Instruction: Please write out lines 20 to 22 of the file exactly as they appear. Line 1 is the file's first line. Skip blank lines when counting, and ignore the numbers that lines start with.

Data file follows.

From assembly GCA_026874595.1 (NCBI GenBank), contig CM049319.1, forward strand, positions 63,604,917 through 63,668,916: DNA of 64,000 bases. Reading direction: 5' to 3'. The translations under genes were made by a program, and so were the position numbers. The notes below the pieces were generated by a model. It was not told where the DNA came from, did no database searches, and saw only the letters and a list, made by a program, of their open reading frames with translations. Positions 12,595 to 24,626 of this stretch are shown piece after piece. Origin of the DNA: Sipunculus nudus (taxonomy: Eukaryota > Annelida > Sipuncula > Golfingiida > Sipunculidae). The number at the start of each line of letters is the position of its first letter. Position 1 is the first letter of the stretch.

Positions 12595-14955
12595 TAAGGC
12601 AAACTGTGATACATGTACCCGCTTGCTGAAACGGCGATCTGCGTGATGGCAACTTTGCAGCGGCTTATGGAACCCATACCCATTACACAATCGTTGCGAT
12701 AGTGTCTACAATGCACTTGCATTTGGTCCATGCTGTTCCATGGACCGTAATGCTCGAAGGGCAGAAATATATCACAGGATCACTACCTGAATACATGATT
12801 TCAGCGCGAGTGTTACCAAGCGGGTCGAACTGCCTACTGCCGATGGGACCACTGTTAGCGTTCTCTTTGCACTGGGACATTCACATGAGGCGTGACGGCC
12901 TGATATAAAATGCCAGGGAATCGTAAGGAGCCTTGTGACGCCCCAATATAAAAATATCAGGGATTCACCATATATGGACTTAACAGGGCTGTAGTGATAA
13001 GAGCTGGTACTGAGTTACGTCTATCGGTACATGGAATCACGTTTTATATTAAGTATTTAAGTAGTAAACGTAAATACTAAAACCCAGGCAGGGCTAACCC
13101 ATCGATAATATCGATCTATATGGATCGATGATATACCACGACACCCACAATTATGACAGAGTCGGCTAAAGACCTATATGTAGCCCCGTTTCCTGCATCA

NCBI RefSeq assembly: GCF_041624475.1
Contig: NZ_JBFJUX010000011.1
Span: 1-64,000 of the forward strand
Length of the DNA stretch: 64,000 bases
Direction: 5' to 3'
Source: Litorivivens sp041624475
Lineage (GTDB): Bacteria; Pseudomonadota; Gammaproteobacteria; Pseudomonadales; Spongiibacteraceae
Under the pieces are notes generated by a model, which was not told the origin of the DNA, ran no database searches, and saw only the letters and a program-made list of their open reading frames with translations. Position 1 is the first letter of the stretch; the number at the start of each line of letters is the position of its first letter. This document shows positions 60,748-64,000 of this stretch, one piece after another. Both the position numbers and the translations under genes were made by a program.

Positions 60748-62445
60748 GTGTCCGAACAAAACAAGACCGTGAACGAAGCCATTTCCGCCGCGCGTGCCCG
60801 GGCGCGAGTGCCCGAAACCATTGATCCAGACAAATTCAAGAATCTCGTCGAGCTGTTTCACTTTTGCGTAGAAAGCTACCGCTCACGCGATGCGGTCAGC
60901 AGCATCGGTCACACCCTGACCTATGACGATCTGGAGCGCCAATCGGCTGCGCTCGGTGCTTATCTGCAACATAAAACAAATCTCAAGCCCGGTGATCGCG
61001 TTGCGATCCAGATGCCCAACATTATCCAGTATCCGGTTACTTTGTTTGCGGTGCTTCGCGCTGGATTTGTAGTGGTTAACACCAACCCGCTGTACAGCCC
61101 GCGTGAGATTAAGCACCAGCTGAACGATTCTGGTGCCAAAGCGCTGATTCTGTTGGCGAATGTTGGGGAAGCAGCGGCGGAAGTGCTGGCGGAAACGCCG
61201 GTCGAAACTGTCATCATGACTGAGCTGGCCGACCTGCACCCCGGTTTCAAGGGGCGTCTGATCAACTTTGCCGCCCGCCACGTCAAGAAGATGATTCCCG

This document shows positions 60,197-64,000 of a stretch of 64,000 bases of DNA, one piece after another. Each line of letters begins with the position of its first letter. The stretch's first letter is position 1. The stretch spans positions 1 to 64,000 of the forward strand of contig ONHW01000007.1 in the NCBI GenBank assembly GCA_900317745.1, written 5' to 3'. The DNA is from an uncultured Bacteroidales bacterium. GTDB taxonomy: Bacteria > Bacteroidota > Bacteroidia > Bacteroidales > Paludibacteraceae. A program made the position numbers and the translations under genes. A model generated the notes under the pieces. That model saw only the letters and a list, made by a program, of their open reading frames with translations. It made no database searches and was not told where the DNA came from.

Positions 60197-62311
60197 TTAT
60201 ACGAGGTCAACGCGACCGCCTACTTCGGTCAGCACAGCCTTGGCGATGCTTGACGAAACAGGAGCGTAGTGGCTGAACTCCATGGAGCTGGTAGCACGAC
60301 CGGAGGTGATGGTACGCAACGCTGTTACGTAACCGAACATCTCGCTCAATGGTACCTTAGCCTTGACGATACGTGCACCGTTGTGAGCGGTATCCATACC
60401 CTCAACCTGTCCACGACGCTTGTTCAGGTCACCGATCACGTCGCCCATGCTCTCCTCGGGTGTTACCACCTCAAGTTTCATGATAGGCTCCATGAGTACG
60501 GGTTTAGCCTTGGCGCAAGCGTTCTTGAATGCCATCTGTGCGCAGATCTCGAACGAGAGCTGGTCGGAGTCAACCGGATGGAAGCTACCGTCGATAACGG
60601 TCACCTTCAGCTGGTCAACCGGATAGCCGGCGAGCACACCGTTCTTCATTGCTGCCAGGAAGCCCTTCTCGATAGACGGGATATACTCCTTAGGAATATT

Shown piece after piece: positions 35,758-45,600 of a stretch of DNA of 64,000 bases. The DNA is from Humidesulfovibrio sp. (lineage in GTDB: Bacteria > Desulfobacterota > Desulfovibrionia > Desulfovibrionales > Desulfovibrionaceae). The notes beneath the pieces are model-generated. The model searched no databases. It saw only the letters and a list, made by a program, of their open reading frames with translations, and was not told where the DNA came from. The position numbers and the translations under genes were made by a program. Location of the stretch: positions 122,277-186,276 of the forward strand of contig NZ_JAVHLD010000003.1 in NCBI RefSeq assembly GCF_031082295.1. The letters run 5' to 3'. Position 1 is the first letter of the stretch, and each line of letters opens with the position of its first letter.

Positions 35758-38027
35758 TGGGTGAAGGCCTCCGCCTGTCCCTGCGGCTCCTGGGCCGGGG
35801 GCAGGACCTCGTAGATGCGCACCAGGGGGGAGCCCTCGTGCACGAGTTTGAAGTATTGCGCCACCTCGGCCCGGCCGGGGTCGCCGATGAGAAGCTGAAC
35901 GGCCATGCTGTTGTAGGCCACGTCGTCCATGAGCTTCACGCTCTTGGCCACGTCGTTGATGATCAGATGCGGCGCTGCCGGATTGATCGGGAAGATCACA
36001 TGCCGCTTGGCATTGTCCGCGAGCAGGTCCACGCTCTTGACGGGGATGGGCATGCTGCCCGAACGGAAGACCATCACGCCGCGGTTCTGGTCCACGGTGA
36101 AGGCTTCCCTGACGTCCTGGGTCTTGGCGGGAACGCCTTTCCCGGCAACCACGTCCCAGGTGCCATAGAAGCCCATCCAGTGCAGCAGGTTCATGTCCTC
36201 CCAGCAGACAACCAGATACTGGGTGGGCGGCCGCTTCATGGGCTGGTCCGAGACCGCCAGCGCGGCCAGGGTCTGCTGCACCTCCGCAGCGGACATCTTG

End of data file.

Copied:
60801 GGCGCGAGTGCCCGAAACCATTGATCCAGACAAATTCAAGAATCTCGTCGAGCTGTTTCACTTTTGCGTAGAAAGCTACCGCTCACGCGATGCGGTCAGC
60901 AGCATCGGTCACACCCTGACCTATGACGATCTGGAGCGCCAATCGGCTGCGCTCGGTGCTTATCTGCAACATAAAACAAATCTCAAGCCCGGTGATCGCG
61001 TTGCGATCCAGATGCCCAACATTATCCAGTATCCGGTTACTTTGTTTGCGGTGCTTCGCGCTGGATTTGTAGTGGTTAACACCAACCCGCTGTACAGCCC